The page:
I taught the first hour of my first year comp class just a bit ago.
Somehow, it sort of shocks me that students don't know how to read a calendar. It shouldn't shock me, of course, and I do explain it, but it's a whole new thing for them, and many are anxious, and they really want to do well, and so they want to make extra sure they understood.
It's all new to first year students, every few years, students pass on to something more complicated and difficult, and they need to make an adjustment. Most of them make the adjustment pretty well, but the first days are anxious, and then the difficult part of beginning college sets in with time management.
There's time management for me, too. There's a bunch of stuff that HAS TO BE DONE right off the bat for this course, the common ground stuff that we all agree to do to get started, and that took up a lot of time. And the group leaders gave us this syllabus language and it's long. But it seems silly to give students a syllabus and not go through it and talk about it, so I did, but it took forever.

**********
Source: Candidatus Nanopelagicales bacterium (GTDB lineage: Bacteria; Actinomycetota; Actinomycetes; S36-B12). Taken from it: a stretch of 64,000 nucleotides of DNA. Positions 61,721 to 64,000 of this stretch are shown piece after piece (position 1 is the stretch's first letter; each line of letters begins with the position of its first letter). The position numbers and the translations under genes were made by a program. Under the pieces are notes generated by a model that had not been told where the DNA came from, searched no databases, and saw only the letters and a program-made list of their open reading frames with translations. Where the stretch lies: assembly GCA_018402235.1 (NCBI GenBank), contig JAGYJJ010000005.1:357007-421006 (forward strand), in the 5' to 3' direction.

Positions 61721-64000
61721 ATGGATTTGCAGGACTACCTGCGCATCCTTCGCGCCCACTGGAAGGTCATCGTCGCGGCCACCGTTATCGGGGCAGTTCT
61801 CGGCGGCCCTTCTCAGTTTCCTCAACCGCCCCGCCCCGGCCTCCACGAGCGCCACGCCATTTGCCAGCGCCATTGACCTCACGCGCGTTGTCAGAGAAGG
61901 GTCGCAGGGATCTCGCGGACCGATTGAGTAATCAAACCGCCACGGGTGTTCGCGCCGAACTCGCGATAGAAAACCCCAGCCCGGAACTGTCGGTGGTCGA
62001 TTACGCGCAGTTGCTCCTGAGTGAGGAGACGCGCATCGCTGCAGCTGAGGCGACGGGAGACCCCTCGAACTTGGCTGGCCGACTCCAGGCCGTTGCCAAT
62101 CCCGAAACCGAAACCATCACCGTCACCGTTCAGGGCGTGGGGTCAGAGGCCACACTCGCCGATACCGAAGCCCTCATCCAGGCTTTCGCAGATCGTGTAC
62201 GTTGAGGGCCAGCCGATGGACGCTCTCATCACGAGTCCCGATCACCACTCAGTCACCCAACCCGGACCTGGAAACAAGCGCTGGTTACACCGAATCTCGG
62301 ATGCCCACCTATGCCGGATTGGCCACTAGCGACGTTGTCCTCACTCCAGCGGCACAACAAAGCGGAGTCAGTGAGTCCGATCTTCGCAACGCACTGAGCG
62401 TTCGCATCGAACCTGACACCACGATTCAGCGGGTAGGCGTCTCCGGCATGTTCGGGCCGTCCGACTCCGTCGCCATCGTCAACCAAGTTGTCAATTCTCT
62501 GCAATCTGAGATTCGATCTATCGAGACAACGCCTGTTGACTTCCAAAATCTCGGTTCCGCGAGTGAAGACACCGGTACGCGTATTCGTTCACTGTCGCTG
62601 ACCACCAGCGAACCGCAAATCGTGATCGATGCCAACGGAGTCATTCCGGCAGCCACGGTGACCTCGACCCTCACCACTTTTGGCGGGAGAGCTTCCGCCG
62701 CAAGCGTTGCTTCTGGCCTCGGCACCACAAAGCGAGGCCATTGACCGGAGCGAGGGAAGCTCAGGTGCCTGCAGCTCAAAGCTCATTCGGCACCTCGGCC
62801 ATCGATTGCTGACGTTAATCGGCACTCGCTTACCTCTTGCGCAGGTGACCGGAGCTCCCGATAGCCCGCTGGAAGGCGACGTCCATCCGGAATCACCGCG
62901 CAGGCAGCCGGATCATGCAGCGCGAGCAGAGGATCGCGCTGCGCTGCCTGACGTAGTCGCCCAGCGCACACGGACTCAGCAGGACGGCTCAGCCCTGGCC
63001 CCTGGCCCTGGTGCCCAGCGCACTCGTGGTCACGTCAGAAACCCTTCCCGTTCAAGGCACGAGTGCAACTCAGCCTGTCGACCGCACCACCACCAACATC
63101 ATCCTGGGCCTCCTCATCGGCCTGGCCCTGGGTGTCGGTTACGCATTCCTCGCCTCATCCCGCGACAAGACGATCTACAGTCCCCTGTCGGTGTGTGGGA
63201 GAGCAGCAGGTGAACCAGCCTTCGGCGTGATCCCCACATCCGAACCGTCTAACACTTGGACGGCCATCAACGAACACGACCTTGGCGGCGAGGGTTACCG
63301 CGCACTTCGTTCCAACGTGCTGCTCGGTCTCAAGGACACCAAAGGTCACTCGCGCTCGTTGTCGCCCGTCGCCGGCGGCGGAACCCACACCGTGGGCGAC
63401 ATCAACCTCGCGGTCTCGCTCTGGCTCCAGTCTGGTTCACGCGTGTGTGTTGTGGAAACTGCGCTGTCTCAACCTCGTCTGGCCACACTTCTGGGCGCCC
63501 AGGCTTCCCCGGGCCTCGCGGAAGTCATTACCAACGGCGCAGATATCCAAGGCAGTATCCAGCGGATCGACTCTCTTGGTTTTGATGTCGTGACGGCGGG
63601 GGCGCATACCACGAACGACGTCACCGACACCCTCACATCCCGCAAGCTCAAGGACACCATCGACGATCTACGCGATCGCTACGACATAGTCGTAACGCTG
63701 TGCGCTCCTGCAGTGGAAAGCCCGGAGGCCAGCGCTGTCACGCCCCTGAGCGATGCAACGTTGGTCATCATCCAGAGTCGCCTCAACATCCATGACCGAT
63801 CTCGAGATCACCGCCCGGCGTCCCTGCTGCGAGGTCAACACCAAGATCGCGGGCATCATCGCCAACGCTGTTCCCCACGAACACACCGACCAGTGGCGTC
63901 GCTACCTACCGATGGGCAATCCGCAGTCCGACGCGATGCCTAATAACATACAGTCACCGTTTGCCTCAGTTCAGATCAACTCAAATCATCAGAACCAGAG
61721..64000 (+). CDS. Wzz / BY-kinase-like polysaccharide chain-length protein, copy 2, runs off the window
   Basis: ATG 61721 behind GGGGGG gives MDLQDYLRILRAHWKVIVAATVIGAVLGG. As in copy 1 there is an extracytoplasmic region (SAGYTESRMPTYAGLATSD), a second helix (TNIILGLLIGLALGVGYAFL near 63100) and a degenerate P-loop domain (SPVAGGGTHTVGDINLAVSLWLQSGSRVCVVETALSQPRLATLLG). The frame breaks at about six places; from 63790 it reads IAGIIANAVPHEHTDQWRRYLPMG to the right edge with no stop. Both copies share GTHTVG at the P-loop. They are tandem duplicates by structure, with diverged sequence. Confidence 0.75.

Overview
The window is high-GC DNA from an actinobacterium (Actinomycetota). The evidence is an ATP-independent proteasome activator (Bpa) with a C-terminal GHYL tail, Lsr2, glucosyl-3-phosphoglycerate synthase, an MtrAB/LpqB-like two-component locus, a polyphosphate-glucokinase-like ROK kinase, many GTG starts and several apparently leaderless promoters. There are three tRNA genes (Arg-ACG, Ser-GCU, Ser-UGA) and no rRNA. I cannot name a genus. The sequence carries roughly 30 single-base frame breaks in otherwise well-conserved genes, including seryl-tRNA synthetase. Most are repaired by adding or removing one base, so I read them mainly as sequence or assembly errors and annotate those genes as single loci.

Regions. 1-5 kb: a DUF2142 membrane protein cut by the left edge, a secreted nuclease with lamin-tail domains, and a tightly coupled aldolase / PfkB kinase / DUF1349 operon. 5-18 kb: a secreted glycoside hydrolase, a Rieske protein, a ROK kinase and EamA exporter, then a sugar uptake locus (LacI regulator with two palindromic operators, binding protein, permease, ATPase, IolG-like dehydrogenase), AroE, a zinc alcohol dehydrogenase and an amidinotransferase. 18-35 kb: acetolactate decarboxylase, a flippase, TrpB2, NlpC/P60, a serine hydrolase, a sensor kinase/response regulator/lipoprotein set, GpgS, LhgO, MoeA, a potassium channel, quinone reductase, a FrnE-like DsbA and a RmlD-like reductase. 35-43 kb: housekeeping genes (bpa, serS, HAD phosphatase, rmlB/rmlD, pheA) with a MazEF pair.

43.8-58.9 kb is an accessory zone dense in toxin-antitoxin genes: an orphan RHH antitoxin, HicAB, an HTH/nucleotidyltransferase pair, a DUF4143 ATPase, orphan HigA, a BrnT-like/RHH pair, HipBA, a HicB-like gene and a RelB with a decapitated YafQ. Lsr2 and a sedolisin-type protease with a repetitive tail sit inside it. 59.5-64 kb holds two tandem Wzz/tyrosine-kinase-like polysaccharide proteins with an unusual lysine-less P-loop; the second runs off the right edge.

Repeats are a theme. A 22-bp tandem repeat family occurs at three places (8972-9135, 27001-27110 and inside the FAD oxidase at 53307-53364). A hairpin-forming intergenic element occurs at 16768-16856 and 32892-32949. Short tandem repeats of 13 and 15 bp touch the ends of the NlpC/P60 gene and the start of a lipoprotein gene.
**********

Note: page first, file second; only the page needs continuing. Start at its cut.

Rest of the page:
And of course, there's one student who has a legitimate obligation that will keep hir from class for the rest of the week, and now I have to deal with that (either not give a quiz when I plan to or give hir a chance to make it up, which is a pain in the rear).
In a little bit, I get to go teach Shakespeare! Yay!
We're starting with a short performance project. Usually, it's a dream; it does all sorts of good things to get the students thinking about plays and such. But it's the sort of thing where if there's a student missing the first day, or one that tries to add a day late, it's a pain in the rear.
And then later, witchcraft! I'm going to conjure! Yeah!